Beabadoobee – ‘Fake It Flowers’ review: a special coming-of-age album


Like many burgeoning pop stars with a thriving Instagram following, Bea Kristi has had to do much of her growing up in public. Taken into the Dirty Hit fold back in 2018 and quickly given the immediate global exposure that comes from a Matty Healy co-sign, the London-Filipino singer – better known as Beabadoobee – has transitioned out of her teens with the indie world watching her, and it’s the the end of adolescence in all its hungry, emotional whirlwind that defines her hugely-anticipated debut ‘Fake It Flowers’.

Musically, her journey so far has been evident; a ten second listen to the twee, bedroom pop beginnings of debut EP ‘Patched Up’ will reveal an artist at a very different stage to the riot grrl screamer busting a lung on new album standout ‘Charlie Brown’. But while Bea’s embrace of the electric has undoubtedly yielded increasingly more exciting sonic results, what really makes the record one to hold dear is the palpable sense of someone coming into their own as a human being.

Beabadoobee Fake It Flowers
Beabadoobee, London, August 13 2020 photographed for The Forty-Five by Sarah Louise Bennett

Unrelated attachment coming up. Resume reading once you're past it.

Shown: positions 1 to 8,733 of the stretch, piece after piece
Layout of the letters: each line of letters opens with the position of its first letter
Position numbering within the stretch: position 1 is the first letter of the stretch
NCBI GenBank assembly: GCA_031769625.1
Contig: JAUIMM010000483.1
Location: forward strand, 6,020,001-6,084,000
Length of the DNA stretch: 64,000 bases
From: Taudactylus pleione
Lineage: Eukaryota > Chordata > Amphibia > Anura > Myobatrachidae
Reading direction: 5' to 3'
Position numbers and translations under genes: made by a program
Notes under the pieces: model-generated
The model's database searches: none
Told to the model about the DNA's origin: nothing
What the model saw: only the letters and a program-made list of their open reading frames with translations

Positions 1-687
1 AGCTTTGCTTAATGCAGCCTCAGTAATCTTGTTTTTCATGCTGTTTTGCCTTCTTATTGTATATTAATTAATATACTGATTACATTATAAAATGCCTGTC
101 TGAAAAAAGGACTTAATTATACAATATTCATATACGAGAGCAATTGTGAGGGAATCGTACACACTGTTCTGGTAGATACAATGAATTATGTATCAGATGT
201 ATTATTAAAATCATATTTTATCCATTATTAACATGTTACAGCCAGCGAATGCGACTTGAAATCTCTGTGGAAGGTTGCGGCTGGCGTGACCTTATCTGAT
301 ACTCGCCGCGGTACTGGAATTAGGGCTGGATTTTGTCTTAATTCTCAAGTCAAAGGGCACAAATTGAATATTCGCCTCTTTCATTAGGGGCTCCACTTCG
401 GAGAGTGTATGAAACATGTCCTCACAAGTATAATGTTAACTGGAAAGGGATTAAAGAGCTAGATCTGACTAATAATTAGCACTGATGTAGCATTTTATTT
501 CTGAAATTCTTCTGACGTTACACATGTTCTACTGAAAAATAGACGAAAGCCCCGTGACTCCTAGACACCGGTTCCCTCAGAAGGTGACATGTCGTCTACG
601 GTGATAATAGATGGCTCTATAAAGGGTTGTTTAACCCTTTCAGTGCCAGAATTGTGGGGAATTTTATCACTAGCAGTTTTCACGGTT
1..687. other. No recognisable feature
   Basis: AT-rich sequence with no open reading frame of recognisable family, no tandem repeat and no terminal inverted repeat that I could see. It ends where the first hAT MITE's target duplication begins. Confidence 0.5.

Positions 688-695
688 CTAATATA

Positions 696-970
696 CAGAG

Anyone that’s been a teenager – particularly a teenage girl, and even more so a teenage girl who didn’t quite fit the cheerleader mould – will recognise the particular quirks Kristi unapologetically exudes from the off. Whether enthusiastically reeling off beloved ‘90s bands in any given interview (Pavement, Lush, Veruca Salt…), or penning album offering ‘Dye It Red’ to the enlivening powers of the home hair makeover, the whole package is like a concentrated window into that most transformative time of life: the one where everything starts to click; the one where you really start to listen to yourself.

READ MORE: A Cover Story with Beabadoobee

There’s previous single and fully-fledged, two-fingers-up grunge banger ‘Care’ that begins the record with an audible line drawn in the sand (“Stop saying you give a shit, cos you don’t really care…”); ‘Emo Song’, which might do what it says on the tin but has also progressed enough to acknowledge it, and ‘Horen Sarrison’ – the sort of overtly scratch-your-names-on-the-toilet-door ode to her boyfriend that only comes from the deep throes of first love. The whole thing is naive, and rough around the edges, and full of things the singer will almost certainly cringe at in 20 years, but that’s also why ‘Fake It Flowers’ is great.

Rather than try to make a perfect, polished debut album, Beabadoobee has made a record that truly sounds like what it is: an incredibly time-specific diary of someone right in the maelstrom of it all, discovering life and love and music and all the good stuff in real time. As such, ‘Fake It Flowers’ might not sound like the epitome of 2020, but it does sound EXACTLY like turning 20 and trying to get your head around the whole explosive period. Beabadoobee, you sense, will probably be just fine.

Fake It Flowers’ by Beabadoobee is out October 16 via Dirty Hit.

Beabadoobee – 'Fake It Flowers'
beabadoobee-fake-it-flowers-review-a-special-coming-of-age-albumReleased October 16 2020